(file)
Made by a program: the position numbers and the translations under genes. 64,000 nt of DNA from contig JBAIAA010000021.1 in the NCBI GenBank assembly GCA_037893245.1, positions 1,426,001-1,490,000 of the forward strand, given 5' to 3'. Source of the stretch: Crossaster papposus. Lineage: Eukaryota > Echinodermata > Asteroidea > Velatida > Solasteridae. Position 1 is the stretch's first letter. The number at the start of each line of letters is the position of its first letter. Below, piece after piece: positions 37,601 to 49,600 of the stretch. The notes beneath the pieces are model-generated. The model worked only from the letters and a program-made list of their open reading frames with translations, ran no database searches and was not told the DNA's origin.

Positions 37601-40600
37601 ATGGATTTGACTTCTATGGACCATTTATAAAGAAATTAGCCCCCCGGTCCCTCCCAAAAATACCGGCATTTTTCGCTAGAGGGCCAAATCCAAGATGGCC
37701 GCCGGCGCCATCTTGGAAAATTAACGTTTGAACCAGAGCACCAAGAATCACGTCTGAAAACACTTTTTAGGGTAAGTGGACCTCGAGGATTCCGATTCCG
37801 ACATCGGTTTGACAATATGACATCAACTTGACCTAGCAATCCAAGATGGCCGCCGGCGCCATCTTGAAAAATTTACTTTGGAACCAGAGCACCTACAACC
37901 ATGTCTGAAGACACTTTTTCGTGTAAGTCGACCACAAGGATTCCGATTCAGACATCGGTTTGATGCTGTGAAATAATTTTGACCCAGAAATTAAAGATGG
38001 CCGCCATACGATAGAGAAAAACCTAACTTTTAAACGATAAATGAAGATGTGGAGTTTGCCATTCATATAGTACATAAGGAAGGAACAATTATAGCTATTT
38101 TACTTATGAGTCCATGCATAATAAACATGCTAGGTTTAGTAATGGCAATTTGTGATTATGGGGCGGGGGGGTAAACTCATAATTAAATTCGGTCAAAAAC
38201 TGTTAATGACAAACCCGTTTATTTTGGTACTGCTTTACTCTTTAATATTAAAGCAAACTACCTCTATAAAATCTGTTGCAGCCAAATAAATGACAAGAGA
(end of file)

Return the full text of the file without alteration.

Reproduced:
Made by a program: the position numbers and the translations under genes. 64,000 nt of DNA from contig JBAIAA010000021.1 in the NCBI GenBank assembly GCA_037893245.1, positions 1,426,001-1,490,000 of the forward strand, given 5' to 3'. Source of the stretch: Crossaster papposus. Lineage: Eukaryota > Echinodermata > Asteroidea > Velatida > Solasteridae. Position 1 is the stretch's first letter. The number at the start of each line of letters is the position of its first letter. Below, piece after piece: positions 37,601 to 49,600 of the stretch. The notes beneath the pieces are model-generated. The model worked only from the letters and a program-made list of their open reading frames with translations, ran no database searches and was not told the DNA's origin.

Positions 37601-40600
37601 ATGGATTTGACTTCTATGGACCATTTATAAAGAAATTAGCCCCCCGGTCCCTCCCAAAAATACCGGCATTTTTCGCTAGAGGGCCAAATCCAAGATGGCC
37701 GCCGGCGCCATCTTGGAAAATTAACGTTTGAACCAGAGCACCAAGAATCACGTCTGAAAACACTTTTTAGGGTAAGTGGACCTCGAGGATTCCGATTCCG
37801 ACATCGGTTTGACAATATGACATCAACTTGACCTAGCAATCCAAGATGGCCGCCGGCGCCATCTTGAAAAATTTACTTTGGAACCAGAGCACCTACAACC
37901 ATGTCTGAAGACACTTTTTCGTGTAAGTCGACCACAAGGATTCCGATTCAGACATCGGTTTGATGCTGTGAAATAATTTTGACCCAGAAATTAAAGATGG
38001 CCGCCATACGATAGAGAAAAACCTAACTTTTAAACGATAAATGAAGATGTGGAGTTTGCCATTCATATAGTACATAAGGAAGGAACAATTATAGCTATTT
38101 TACTTATGAGTCCATGCATAATAAACATGCTAGGTTTAGTAATGGCAATTTGTGATTATGGGGCGGGGGGGTAAACTCATAATTAAATTCGGTCAAAAAC
38201 TGTTAATGACAAACCCGTTTATTTTGGTACTGCTTTACTCTTTAATATTAAAGCAAACTACCTCTATAAAATCTGTTGCAGCCAAATAAATGACAAGAGA